Phosphorus in the human diet is closely related to calcium, to the point that a deficiency of one creates a problem in the utilization of the other.
What is Phosphorus
Phosphorus is a mineral essential for the proper functioning of cells and the body. It makes up 1% of body weight and, together with calcium, is the most important mineral for the normal construction of bones and keeping them in good condition.
Phosphorus is found in all the cells of the body, is involved in almost all reactions and represents the most vital mineral element for the life of the individual.
Contributes to the metabolism of carbohydrates, proteins and fats
Phosphorus contributes to the metabolism of carbohydrates, proteins and fats for energy production, which depends on phosphorylated compounds such as adenosine triphosphate (ATP) and creatine phosphate.
Nucleic acids (DNA & RNA), responsible for storing and transmitting genetic information, are phosphorus-containing macromolecules in chain form. The activation of a large number of enzymes, hormones and molecules charged with transmitting messages in the body depends on phosphorylation.
Maintains the pH balance in the blood
Phosphorus also helps maintain the necessary acid-base balance (pH) in the blood as it acts as a buffer in the body. In addition, 2,3-diphosphoglycerate molecules that contain phosphorus bind hemoglobin in red blood cells and affect the release of oxygen to the body’s tissues.
Essential for the proper growth and maintenance of bones
It is essential for the proper growth and maintenance of bones, connective tissue and teeth. Phosphorus helps in the proper functioning of the heart, kidneys and nervous system.
Symptoms of deficiency are similar to those in case of calcium deficiency, such as loss of bone mass, rickets, osteomalacia and muscle weakness.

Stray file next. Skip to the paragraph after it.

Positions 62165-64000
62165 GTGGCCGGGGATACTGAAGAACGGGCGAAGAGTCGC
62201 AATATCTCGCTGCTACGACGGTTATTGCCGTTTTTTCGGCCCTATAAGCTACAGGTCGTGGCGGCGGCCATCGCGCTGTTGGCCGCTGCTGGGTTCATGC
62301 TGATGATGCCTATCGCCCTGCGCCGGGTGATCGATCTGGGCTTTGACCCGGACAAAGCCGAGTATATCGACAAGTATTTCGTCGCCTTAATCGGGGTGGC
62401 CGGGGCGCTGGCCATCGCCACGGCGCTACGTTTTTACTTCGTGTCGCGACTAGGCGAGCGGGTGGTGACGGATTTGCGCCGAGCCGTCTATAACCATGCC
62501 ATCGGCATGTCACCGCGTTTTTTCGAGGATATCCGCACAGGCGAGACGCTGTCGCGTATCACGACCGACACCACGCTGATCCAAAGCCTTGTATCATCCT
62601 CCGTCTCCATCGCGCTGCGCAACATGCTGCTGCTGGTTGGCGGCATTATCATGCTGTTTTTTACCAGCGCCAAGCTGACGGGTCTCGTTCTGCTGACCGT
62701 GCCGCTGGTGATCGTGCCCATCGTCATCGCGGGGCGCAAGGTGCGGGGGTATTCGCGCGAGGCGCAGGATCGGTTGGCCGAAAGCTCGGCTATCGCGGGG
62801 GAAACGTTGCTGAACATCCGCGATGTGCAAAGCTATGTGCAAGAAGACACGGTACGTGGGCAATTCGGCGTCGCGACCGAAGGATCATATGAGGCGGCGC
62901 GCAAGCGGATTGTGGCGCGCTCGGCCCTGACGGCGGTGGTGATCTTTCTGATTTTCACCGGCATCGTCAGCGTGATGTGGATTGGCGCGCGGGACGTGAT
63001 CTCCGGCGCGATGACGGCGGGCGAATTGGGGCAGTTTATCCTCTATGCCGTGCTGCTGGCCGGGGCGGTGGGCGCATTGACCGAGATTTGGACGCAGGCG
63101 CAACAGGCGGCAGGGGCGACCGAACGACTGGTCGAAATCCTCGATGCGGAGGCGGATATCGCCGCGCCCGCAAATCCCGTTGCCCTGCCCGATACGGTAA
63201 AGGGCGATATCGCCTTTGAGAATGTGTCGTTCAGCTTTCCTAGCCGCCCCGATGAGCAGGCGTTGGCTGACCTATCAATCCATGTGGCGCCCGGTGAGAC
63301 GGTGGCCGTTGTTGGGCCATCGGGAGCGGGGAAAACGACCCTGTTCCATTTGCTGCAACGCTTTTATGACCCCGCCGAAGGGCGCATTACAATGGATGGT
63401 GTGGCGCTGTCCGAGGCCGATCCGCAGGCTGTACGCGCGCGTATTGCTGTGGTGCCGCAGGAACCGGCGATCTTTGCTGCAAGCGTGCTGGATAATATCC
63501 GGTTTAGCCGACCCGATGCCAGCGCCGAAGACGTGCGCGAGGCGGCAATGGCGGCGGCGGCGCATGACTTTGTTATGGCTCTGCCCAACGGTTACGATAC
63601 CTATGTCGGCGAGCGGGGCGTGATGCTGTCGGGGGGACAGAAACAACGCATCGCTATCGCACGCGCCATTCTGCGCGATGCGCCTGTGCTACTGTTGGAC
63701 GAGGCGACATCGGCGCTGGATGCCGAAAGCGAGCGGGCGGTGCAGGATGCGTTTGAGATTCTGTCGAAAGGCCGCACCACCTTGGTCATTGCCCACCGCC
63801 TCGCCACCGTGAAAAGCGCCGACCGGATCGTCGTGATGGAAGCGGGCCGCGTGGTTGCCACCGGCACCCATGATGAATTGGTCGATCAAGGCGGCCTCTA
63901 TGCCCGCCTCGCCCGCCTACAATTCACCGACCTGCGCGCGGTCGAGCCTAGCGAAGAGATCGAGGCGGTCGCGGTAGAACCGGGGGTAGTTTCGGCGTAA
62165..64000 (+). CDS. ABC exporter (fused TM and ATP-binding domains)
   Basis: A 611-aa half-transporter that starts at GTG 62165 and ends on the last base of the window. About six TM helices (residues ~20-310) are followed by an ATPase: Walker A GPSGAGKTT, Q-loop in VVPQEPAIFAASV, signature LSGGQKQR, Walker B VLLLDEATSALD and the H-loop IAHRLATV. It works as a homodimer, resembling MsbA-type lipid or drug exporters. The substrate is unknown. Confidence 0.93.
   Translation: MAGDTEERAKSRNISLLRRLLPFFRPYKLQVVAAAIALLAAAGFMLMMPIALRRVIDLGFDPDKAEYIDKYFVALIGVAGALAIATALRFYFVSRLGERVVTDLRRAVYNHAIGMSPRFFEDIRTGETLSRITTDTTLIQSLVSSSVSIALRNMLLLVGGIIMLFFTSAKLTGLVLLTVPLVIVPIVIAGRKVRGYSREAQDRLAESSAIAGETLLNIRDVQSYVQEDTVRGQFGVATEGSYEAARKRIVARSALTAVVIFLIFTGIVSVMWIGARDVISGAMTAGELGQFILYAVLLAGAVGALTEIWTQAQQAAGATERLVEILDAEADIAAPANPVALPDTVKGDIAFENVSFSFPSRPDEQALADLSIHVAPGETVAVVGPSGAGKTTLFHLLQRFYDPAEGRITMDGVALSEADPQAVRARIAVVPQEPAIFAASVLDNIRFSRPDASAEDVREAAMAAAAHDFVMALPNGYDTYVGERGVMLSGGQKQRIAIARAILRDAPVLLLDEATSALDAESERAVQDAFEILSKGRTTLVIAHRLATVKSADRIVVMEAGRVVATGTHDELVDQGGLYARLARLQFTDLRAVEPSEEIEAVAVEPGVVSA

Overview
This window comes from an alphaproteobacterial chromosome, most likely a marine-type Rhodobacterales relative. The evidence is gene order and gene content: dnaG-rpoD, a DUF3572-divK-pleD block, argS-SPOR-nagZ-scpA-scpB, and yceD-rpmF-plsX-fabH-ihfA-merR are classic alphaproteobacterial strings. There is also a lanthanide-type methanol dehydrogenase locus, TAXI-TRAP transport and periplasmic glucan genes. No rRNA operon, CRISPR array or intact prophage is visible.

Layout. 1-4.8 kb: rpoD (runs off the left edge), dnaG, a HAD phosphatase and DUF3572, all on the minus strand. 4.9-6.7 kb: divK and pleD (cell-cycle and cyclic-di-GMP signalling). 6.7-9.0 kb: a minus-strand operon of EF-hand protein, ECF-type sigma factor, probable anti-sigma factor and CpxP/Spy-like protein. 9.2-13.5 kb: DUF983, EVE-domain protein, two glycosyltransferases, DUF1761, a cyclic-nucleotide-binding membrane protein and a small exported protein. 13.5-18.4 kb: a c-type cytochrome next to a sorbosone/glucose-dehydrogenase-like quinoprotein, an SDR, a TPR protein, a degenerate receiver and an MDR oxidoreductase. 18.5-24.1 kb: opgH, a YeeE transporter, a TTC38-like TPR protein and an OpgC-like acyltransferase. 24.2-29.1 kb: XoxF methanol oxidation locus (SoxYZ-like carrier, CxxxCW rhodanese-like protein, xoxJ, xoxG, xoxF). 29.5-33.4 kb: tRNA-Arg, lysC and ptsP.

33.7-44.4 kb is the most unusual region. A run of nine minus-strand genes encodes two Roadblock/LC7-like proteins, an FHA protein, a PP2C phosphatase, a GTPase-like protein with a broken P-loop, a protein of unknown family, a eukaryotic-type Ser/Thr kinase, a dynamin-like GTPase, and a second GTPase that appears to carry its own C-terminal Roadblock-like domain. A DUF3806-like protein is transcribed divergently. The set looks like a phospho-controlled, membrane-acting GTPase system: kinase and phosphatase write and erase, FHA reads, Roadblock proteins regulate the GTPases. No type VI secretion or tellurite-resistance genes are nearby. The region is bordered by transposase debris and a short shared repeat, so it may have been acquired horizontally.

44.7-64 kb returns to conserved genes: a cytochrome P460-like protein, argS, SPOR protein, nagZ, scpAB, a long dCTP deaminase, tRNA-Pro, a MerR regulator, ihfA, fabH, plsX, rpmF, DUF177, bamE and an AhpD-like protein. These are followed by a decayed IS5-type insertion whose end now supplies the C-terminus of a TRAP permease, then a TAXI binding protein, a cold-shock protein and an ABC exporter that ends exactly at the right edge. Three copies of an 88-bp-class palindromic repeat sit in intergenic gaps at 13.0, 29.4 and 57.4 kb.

Inadequate phosphorus intake results in abnormally low serum phosphorus levels in the blood (hypophosphatemia). Because phosphorus is found in abundance in food, it is rarely deficient due to diet and the only time it occurs is in the latter stages of starvation.
However, deficiency is likely to occur in people who have been on medication for a long time with antacid preparations, which prevent its absorption.
Also hypophosphatemia is likely to occur in alcoholics, diabetics recovering after an episode of ketone oxidation & in anorexic or starving individuals after refeeding diets rich in calories but low in phosphorus.
The main contributions of phosphorus are:
Recommended Daily Intake
The recommended daily intake set by the European Union is 700mg/day. The utilization of phosphorus as well as calcium & magnesium is carried out with the help of vitamin D.
Phosphorous Side Effects (Toxicity)
The most dangerous consequence of an abnormally high level of phosphorus in the blood (hyperphosphatemia) is calcification of non-skeletal tissues, especially the kidneys.
Because the kidneys are very efficient at eliminating excess phosphorus from the circulation, diet-induced hyperphosphatemia is usually only a problem in people with kidney damage (end-stage kidney disease) or hypoparathyroidism.
When kidney function is only 20% of normal it can cause hyperphosphatemia. Cases of hyperphosphatemia have also been observed due to increased absorption in the intestine of oral phosphate, but also due to phosphorus absorption using enemas.
To avoid hyperphosphatemia, the Food & Nutrition Committee has set a tolerable upper limit for phosphorus intake in healthy individuals.
Phosphorous Foods and Sources
Phosphorus is found in almost all foods because it is an essential component for every living organism.
Dairy products and fish, meat & eggs are particularly rich in phosphorus. Phosphorus is also a component of many polyphosphate food additives and can be found in many soft drinks in the form of phosphoric acid.
It is also found in the form of phytic acid in all grains (beans, peas, cereals & nuts).
Rich sources of phosphorus are:
Phosphorus is absorbed in the intestine (small intestine) and if it is bound in the food, it is separated from the phosphate compound and then absorbed as a mineral.
Its absorption depends on many factors such as: The Ca/P (calcium/phosphorus) ratio, the PH of the intestinal contents, lactose intake, dietary intakes of Ca -P -vitamin D, iron, aluminum, manganese and fat intake and is particularly dependent on the dietary content of each of these elements.
From the blood, after absorption, phosphorus is transported to the bones and teeth. From these, according to metabolic needs, it is, like calcium, carried into the blood.
Its levels in the blood are related to the action of parathyroid hormone and calcitonin and are inversely related to calcium levels.
The main route of phosphorus removal is the urine, where the renal tubules excrete phosphorus in an inverse relationship to its content in the blood or diet.
In a normal diet, excretion is 0.6-1.0 g/day.